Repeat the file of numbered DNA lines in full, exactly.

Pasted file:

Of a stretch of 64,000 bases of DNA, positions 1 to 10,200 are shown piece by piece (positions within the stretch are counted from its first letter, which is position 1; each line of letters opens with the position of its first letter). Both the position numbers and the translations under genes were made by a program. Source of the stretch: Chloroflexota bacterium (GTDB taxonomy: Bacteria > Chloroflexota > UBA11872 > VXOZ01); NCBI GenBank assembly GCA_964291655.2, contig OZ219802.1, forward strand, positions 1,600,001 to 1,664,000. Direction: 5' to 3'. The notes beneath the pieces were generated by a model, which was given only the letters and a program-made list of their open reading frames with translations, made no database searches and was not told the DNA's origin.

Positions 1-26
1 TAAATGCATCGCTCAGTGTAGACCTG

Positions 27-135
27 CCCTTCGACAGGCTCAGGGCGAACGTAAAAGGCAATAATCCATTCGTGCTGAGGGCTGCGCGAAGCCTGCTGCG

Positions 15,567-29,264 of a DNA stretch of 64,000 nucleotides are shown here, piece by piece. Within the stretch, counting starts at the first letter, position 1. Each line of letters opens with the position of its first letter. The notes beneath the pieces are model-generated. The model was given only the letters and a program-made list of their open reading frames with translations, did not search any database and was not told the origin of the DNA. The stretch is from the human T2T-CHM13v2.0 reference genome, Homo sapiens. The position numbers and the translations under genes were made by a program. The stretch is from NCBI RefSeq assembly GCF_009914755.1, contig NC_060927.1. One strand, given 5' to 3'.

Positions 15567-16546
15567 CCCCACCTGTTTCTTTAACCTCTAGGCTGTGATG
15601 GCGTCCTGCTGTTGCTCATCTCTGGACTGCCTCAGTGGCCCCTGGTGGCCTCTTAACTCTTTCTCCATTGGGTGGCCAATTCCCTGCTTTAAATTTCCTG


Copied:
Of a stretch of 64,000 bases of DNA, positions 1 to 10,200 are shown piece by piece (positions within the stretch are counted from its first letter, which is position 1; each line of letters opens with the position of its first letter). Both the position numbers and the translations under genes were made by a program. Source of the stretch: Chloroflexota bacterium (GTDB taxonomy: Bacteria > Chloroflexota > UBA11872 > VXOZ01); NCBI GenBank assembly GCA_964291655.2, contig OZ219802.1, forward strand, positions 1,600,001 to 1,664,000. Direction: 5' to 3'. The notes beneath the pieces were generated by a model, which was given only the letters and a program-made list of their open reading frames with translations, made no database searches and was not told the DNA's origin.

Positions 1-26
1 TAAATGCATCGCTCAGTGTAGACCTG

Positions 27-135
27 CCCTTCGACAGGCTCAGGGCGAACGTAAAAGGCAATAATCCATTCGTGCTGAGGGCTGCGCGAAGCCTGCTGCG

Positions 15,567-29,264 of a DNA stretch of 64,000 nucleotides are shown here, piece by piece. Within the stretch, counting starts at the first letter, position 1. Each line of letters opens with the position of its first letter. The notes beneath the pieces are model-generated. The model was given only the letters and a program-made list of their open reading frames with translations, did not search any database and was not told the origin of the DNA. The stretch is from the human T2T-CHM13v2.0 reference genome, Homo sapiens. The position numbers and the translations under genes were made by a program. The stretch is from NCBI RefSeq assembly GCF_009914755.1, contig NC_060927.1. One strand, given 5' to 3'.

Positions 15567-16546
15567 CCCCACCTGTTTCTTTAACCTCTAGGCTGTGATG
15601 GCGTCCTGCTGTTGCTCATCTCTGGACTGCCTCAGTGGCCCCTGGTGGCCTCTTAACTCTTTCTCCATTGGGTGGCCAATTCCCTGCTTTAAATTTCCTG